California Prepared to Battle the NCAA Over Pay-to-Play
The California Senate unanimously voted to pass the California Assembly’s version of the Fair Pay to Play Act (SB-206) on September 11, 2019. The bill will allow student-athletes to earn compensation through endorsements or sponsorships. If signed by California Gov. Gavin Newsom, the bill would take effect January 1, 2023. If the governor does nothing, or he does not veto the bill, then the bill becomes law.
Paying student-athletes for use of their name, image, and likeness contradicts current NCAA rules and regulations regarding student-athlete eligibility for intercollegiate competition. Previously, we reported that the assembly voted to pass an amended version of SB-206. The Senate’s passage of this amended version of the bill sends the bill to the governor’s desk to be signed into law.
Passage of the bill sets up a fight about fair compensation for use of student-athletes’ names, images, and likeness, and the constitutionality of SB-206, which the NCAA has opposed from its inception. The NCAA sent a letter to Gov. Newsom urging California to reconsider the bill.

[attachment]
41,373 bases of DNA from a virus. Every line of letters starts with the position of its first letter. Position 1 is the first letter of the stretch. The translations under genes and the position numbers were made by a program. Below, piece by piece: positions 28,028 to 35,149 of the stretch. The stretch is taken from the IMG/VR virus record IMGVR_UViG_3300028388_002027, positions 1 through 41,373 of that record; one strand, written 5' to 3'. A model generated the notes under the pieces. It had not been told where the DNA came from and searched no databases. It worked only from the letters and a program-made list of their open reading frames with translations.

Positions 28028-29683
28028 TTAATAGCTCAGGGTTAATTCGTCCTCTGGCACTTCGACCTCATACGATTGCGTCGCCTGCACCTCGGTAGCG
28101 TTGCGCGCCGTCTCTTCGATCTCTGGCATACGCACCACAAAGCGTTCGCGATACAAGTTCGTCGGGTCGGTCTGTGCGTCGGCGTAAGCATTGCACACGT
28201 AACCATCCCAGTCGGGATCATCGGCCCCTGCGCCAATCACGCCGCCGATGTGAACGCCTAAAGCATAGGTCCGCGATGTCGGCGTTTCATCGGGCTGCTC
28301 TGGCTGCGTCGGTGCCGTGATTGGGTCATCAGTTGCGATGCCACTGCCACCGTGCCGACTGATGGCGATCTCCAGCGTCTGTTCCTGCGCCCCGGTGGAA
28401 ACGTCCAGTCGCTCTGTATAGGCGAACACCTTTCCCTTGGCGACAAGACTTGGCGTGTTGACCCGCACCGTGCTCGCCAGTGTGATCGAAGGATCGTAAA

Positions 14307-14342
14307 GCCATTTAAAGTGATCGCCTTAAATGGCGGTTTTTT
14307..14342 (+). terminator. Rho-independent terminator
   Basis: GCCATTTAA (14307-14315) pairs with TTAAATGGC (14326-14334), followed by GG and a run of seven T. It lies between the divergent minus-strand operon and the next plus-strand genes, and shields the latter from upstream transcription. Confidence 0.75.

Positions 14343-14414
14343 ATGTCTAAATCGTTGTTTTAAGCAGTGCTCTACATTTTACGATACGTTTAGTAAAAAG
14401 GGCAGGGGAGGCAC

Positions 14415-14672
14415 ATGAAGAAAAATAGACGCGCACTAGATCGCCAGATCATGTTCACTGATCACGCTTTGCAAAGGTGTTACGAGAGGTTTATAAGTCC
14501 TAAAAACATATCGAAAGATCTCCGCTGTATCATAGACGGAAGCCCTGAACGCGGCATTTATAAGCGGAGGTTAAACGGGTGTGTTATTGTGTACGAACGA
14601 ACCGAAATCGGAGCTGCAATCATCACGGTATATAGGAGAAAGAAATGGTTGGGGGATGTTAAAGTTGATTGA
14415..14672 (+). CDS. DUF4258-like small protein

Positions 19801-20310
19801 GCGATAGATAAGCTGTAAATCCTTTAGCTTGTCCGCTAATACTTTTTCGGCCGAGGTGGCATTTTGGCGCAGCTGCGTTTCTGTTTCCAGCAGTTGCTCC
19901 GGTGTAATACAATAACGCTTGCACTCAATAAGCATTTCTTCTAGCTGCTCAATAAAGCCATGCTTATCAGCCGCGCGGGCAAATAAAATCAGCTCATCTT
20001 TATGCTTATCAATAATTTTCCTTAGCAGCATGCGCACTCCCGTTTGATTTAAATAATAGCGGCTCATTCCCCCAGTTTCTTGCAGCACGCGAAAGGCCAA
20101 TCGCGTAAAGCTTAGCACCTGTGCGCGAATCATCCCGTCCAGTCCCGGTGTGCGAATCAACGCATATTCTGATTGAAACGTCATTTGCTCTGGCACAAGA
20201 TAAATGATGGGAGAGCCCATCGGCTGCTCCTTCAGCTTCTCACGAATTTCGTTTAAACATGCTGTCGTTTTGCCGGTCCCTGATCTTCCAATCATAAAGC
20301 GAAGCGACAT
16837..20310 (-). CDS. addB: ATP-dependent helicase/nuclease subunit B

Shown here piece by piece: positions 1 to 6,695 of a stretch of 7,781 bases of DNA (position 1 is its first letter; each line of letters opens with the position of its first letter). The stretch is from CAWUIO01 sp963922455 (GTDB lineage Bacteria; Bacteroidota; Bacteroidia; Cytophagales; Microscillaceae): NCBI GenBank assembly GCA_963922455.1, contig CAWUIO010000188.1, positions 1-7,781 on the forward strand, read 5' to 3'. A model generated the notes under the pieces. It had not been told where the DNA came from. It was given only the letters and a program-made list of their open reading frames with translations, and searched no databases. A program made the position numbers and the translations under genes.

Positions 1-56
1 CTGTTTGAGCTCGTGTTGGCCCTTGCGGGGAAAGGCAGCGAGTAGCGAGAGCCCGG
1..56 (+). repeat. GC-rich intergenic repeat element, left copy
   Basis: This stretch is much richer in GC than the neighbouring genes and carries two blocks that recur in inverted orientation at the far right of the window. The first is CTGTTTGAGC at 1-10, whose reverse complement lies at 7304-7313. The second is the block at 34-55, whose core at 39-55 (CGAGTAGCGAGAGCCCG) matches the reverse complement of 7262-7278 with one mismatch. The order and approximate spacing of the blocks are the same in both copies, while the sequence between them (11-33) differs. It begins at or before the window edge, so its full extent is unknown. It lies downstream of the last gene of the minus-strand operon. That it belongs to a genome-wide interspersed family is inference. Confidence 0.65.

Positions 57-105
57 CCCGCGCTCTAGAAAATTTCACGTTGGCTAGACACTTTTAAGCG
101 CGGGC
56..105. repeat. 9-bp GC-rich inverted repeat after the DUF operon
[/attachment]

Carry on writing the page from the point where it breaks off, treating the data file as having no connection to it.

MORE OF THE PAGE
If the bill does become law, the 58 member schools in the state would become ineligible to participate in NCAA competitions. The letter goes on to cite the distinction between amateur and professional sports; “fairness and treatment” across the nation’s 1,100 member schools; and the NCAA’s “efforts to develop a fair name, image and likeness approach for all 50 states.” The NCAA has reiterated its efforts to develop a fair policy.
California State Sen. Nancy Skinner, SB-206’s primary sponsor, said that the NCAA has “had decades to reconsider its name, image and likeness rules.” Skinner hopes this bill will pressure the NCAA to act. Donald Remy, the NCAA’s chief legal officer, believes the bill is unconstitutional because it improperly interferes with interstate commerce. The NCAA’s letter to Gov. Newsom, and the NCAA’s comments about the bill, signal a willingness to sue California under the Commerce Clause. Skinner disagrees with the belief that the bill violates the Commerce Clause.
If the NCAA does ban the 58 member schools in California, Skinner believes it would violate antitrust laws. A legal battle concerning the constitutionality of the bill is likely to arise if the bill becomes law.
The bill continues to gain support from NBA superstar, and Los Angeles Laker, LeBron James. He agrees that student-athletes should be compensated for “what they do and the billions they create,” and that a national policy “that is fair to athletes” should be created. Notably, California is home to the top three schools with the most NCAA championships: Stanford University; University of California, Los Angeles; and University of Southern California. California’s legislature is standing firm and has signaled its willingness to fight. It is now up to Gov. Newsom to decide whether the state will go to battle against the NCAA.